6. The W San Diego is going to be apart of Marriott hotels and turning into a Renaissance hotel. I was actually talking about this hotel yesterday with a friend who is the source of the information.

  7. Agree with Bill. I would never stay at the W over the US Grant or the Westin. US Grant has far better service and despite being traditional I quite like the rooms and decor. And the Westin right around the corner is new so it’s still better than the cheap-feeling W.

  8. — But the biggest question is how do you convert a W Hotel into something else? —

    Try turning up the lights and dialing back the ‘tude

  9. @lucky: “I’m sad to see this property leave Starwood”. Well, Starwood will no longer exist next year. 🙂

  10. The Morrison-a Doubletree Hotel, in Dublin, is reminiscent of a W. I think it was independent before joining the Doubletree family though.

  11. I just checked out of the hotel on Sunday and asked the clerk. She said the hotel will be a Renaissance hotel.

  12. Good riddance. Having both lived in San Diego and travelled there extensively when I lived abroad, I never understood the draw of this hotel. I stayed strictly to accrue SPG points, but would never stay there for any other reason. I thought the rooms were inferior for a W property, and the dodgy area surrounding it always seemed like a mugging was thiiiiiis close to happening at any given moment. Plus, the whole beach/pool rooftop club was obnoxious, tended to be off limits to guests when the hotel was attempting to break into the lame Gas Lamp club/scene, and was particularly useless even when it wasn’t full of horny 20-somethings trying to get laid.

    I’m hoping Marriott will at least attempt to class it up, or just shut it down and convert it to condos.

  13. This hotel has had significant ups and downs over the past decade. Many of us remember when they had to fire sale rooms at $99 for more than a year after 9/11. I think it’s been marginally managed at times and never quite sure of its footing. I always had good stays there, but I know it’s never been the moneymaker that it needed to be

  14. So…. since Marriott is merging/buying Starwood, the only thing that’s going to change is branding? (Of course, there’s going to be a transition period while programs are being merged but long-term it’s still going to be accessible to Starwood members.)

  15. @ande777emt: That’s correct, the Morrison was an independently operated “design hotel” (with original interiors by Irish designer John Rocha when it opened, more than 10 years ago).

    Was quite surprised when it adopted the Doubletree brand, even within Hilton I always thought Curio would be a better fit (but I’m not certain if that sub-brand was operational when the Morrison relaunched). On the plus side I was able to stay there on points+cash last Christmas, which was a nice value.

    I think it would also make a decent Indigo or Kimpton, and I guess a W (but I’m not a fan of that obnoxious brand).

  16. I have stayed here a good 5 times and always found that there was something lacking. Last time we just went to the US Grant which is way better – but also needs a refurb. The area around it is quite dodgy. San Diego is quite weird – we left US Grant for Rancho Valencia outside San Diego and was one of the best hotels we have ever stayed in the USA.

    Re doubletree, they also took over recently a design hotel in Lisbon (fonte Santa). I booked a room recently through BA (a bargain at £3/night inc breakfast, ha) and was surprised I was a doubletree. The hotel was as stylish as before and the staff were very happy. Weird to be given a cookie, though! But still think it would be better as a Curio as others suggested. That said, as Lucky knows, the Sheraton Lisbon shouldn’t be called a Sheraton. Out of this whole merger thing, rebranding that hotel will be one of the good things coming out of it!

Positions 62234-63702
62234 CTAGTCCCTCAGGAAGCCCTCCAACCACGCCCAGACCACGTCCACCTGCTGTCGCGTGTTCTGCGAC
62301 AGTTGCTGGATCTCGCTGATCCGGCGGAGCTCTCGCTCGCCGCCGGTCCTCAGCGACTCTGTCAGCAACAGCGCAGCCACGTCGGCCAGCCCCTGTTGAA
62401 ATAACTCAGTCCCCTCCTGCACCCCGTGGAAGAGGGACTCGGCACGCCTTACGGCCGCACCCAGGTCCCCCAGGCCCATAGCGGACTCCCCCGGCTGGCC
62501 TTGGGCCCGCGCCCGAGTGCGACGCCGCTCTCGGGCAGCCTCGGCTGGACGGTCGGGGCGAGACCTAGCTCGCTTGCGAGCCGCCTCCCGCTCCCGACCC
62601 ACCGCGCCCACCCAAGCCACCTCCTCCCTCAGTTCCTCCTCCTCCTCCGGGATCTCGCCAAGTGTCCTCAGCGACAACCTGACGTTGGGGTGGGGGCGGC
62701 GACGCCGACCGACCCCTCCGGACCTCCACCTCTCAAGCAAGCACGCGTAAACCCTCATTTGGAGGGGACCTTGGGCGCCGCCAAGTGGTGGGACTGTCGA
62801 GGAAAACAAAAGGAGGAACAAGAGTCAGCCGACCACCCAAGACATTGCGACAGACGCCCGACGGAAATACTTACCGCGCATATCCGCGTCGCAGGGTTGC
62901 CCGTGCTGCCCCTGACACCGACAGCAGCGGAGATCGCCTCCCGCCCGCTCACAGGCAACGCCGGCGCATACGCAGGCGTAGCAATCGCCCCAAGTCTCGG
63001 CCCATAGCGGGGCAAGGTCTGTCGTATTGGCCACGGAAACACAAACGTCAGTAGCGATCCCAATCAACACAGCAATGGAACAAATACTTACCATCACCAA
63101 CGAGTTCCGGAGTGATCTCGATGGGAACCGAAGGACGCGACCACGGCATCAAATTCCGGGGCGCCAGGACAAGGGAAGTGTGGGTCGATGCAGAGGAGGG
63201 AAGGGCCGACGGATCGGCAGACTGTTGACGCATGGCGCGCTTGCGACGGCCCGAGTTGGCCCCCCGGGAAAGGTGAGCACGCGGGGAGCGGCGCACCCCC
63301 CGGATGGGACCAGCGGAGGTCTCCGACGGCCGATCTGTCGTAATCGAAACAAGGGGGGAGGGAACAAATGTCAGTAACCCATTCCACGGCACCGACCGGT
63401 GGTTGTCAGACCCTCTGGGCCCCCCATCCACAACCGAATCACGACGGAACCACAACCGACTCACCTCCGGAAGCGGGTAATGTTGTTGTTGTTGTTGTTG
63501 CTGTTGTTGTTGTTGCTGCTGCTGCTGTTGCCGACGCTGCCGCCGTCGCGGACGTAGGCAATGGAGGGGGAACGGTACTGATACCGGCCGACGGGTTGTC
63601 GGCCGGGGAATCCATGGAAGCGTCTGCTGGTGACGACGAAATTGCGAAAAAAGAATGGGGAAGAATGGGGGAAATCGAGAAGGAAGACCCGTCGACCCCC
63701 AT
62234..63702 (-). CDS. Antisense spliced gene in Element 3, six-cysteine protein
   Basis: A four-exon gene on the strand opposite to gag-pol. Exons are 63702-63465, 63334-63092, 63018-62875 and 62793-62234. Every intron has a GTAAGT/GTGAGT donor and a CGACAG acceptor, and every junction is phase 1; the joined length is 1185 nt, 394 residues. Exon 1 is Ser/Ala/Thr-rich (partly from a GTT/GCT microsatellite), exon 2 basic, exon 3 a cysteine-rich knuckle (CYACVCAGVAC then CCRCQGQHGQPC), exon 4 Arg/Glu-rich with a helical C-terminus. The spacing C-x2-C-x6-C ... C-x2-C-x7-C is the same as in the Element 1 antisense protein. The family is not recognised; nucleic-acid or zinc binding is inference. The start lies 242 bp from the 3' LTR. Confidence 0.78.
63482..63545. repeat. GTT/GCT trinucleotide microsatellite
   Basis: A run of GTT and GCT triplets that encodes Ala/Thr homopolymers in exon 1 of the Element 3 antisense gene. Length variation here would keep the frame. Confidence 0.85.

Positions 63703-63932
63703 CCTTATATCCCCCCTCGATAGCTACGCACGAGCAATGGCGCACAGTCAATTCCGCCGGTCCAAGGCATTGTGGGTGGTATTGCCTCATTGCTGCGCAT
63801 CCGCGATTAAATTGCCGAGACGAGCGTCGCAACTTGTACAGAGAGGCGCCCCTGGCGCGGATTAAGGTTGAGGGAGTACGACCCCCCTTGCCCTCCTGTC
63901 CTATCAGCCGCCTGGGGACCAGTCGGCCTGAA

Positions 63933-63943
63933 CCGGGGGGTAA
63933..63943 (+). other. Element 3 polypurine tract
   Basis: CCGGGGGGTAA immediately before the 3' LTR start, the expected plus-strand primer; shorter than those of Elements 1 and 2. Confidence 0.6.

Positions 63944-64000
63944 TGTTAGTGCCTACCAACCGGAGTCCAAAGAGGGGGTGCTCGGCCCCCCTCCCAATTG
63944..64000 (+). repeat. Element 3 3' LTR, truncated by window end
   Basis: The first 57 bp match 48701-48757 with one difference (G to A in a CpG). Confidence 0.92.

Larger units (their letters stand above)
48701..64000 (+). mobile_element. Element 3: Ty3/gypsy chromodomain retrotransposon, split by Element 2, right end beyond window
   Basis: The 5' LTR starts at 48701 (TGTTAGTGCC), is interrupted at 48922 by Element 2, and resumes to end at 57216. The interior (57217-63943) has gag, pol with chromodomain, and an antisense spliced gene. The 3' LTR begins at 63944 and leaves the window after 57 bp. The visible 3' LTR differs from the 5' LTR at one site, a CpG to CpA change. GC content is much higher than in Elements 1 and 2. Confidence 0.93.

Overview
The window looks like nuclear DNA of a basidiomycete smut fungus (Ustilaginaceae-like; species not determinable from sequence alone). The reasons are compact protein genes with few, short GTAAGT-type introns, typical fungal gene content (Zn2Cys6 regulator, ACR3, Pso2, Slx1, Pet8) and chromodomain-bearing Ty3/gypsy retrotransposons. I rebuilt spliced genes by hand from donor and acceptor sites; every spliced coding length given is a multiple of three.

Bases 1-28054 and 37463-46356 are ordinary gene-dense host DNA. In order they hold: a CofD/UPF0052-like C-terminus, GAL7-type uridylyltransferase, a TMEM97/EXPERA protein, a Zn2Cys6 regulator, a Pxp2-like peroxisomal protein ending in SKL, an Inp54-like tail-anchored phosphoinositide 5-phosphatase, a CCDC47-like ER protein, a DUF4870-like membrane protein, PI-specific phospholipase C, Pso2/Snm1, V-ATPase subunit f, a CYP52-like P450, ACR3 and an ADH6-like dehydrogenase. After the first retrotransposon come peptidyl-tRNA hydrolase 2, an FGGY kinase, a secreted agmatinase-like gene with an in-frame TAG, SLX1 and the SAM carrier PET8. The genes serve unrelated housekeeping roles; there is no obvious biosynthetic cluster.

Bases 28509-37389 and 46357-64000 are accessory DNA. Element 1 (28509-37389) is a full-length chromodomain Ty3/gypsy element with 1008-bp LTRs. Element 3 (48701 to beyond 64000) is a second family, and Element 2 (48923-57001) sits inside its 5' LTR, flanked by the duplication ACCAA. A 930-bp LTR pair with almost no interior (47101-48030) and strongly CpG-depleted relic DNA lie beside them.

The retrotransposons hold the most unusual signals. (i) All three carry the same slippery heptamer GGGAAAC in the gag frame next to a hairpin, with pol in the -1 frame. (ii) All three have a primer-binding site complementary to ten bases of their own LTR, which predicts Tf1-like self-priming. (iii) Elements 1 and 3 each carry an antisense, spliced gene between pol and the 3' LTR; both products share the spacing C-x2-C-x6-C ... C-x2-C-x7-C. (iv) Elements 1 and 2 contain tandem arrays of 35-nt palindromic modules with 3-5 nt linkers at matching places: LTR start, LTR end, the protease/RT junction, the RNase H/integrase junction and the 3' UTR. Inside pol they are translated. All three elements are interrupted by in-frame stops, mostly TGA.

17. my bf and I stayed at the Andaz this past summer. I liked the hotel itself, the room as fantastic! However, the pool bar and the hotel bar were not what I expected. I was very disappointed in those particular items and I feel as though the Andaz will probably not be around much longer. Even though it’s in the downtown Gaslamp area there wasn’t much pedestrian traffic. For a first trip to San Diego I would have probably enjoyed staying along the pier and convention center even though I usually avoid those like the plague.

  18. The W hotel in Hayward was converted to an Aloft a few years ago by removing the minibar and replacing it with a small shop in the lobby.

    The W in San Diego is just in a bad part of town and eclipsed in every way by the much better located Andaz.

  19. There’s plenty of precedent for former Ws undergoing renovations and becoming something else. The W New Orleans (the former one on Poydras St., not the W French Quarter) was renovated and rebranded as a Le Mériden. Having stayed there many times before the change and a few times after, the renovation really wasn’t all that much; new furnishings in the rooms and new paint and carpet, but overall, it wasn’t drastic to change the look, and it happened at a point where the hotel was naturally due for a renovation. There are several former Ws in NYC that have become independent boutique hotels, and one in Atlanta (the former W Atlanta Perimeter) that became unbranded for a while before getting a makeover to a Le Méridien. There’s also the former W Honolulu, which I believe is an independent boutique hotel now as well.

  20. If you’re looking for a luxury hotel in San Diego, you should know better than to stick to downtown. Del Mar and La Jolla have plenty of luxury hotels. L’Auberge in Del Mar for example, is stunning.

  21. It is a Renaissance by Marriott franchised by HEI Hotels, the worst thing that could have ever happened to this building.

    Also, 2014-2015 was one of the best years for the W San Diego, this change has nothing to do with money from the hotel’s earning, it is actually due to the actual structure’s owners not complying with the W Hotels standard (which includes keyless systems, which they don’t want to approve/pay for and also for the weekend DJ) Starwood is planning on opening a new W San Diego within the next 2 years. Stay tuned!